It is HOT and the bees need water

Yesterday I mentioned that it was pretty dry around here.  We have also been experiencing record and near-record temperatures almost every day.  This post was written several days ago, and I hope by the time you are reading it that things have gotten a little cooler around here.  The weather forecasters are predicting temperatures 15-20 degrees F cooler than what we have been experiencing.  I am losing faith in them fast, but I hope they are right.

This information comes from Hamm Weather 7/6/12 for the area code 47353.

On Friday 7/6 we had another example of what has been going on here for almost two weeks.  General theme:  HOT with no chance of rain.  The last rain we did get only amounted to about 0.3 of an inch and I don’t think it did much to help the overall soil moisture.

This is hive 1102 with very few bees at the entrance.

1106 has a few more bees at the entrance, but I have seen it much worse than this in previous years at similar temperatures.

I took a little walk around the homestead to evaluate how the bees were dealing with it.  There were some surprises.  The three established hives that are here seem to be taking it in stride for the most part.  I have not observed any bearding to speak of really until last Friday evening.  The hives with the top entrances I made earlier this Spring (1102 &1106) seem to be handling it very well actually.  I attribute it to better ventilation provided by this experimental entrance.  This is NOT a great experiment though because all three hives have different populations and a different number of supers.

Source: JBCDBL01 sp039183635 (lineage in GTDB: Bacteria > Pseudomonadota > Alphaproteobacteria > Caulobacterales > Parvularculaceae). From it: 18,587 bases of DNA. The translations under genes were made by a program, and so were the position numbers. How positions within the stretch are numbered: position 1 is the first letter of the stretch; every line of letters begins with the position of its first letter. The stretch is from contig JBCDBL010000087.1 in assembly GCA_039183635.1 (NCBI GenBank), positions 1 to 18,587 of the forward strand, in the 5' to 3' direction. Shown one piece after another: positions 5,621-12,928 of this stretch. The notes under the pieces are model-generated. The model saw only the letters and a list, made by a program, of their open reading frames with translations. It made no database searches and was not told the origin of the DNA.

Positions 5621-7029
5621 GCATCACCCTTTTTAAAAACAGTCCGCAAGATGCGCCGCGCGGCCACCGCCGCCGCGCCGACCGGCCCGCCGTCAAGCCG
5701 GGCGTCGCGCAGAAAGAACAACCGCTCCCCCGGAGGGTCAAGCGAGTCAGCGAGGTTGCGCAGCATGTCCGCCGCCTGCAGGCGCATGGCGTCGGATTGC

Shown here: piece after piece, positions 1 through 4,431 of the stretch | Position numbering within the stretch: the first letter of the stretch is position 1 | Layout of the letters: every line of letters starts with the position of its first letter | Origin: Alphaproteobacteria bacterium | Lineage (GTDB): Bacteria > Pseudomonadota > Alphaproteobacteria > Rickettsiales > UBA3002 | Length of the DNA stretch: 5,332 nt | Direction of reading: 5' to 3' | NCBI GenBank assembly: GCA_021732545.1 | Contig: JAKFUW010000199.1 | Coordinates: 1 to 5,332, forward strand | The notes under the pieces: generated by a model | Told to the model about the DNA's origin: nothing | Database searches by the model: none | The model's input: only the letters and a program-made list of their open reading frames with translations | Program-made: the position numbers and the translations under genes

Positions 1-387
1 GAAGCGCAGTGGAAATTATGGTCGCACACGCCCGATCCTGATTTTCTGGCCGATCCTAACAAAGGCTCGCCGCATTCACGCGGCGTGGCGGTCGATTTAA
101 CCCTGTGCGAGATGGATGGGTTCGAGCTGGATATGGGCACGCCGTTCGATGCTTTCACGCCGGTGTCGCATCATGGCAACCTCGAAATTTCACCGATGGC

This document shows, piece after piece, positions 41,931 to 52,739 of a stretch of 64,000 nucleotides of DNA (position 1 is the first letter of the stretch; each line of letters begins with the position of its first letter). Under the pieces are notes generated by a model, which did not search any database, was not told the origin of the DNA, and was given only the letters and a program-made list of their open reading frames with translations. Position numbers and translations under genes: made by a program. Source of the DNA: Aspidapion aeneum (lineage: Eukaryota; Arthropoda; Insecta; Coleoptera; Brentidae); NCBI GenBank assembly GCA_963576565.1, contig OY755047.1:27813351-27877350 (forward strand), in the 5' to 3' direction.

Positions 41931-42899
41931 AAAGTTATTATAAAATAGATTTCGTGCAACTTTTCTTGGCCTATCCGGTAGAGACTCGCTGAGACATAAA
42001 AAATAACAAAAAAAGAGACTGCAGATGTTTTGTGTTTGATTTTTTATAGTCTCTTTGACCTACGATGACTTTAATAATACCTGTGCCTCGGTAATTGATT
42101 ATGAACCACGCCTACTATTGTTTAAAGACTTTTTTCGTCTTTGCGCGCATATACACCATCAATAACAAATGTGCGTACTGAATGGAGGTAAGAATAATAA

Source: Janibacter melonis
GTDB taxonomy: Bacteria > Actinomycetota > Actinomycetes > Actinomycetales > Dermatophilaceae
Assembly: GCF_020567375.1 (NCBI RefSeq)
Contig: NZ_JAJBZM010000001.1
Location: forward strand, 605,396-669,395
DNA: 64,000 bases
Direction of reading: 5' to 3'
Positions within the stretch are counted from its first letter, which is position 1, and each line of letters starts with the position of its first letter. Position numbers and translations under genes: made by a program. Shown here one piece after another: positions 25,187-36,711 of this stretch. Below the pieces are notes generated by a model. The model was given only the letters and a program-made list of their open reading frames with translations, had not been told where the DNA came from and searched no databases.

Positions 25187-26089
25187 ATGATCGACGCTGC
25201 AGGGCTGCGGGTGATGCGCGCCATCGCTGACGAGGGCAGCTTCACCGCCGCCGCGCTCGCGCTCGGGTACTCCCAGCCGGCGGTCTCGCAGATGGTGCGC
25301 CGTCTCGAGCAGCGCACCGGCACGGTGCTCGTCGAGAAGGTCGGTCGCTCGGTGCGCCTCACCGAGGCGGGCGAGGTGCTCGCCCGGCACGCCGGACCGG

1101 with a beard on. Note the 4″ gap at the top between the shallow super and the comb honey super. That is their top entrance.

1101 has a top entrance similar to ones I spied on another beekeepers YouTube channel.  It is basically a modified inner cover with a 4″ gap that allows bees to come and go with a 4-3/4″ comb honey super on top of it.  The air flow is still restricted to the small hole in the center of the inner cover.  I think it probably helps as an entrance, but provides very little extra ventilation.

This group of girls is HOT.


After viewing my managed hives I walked back to the one in the tree by the back garden (see Right under my nose).  They have NO top entrance to help with ventilation, but their single entrance is fairly large.  They were obviously feeling the strain of the heat with a large number of bees on the exterior of the tree.  The colony was buzzing loudly in an attempt to move air in and out.

Part of an egg carton in the dog’s watering bowl to keep the bees from drowning. Don’t worry the dog has another bowl, so he’s still drinking.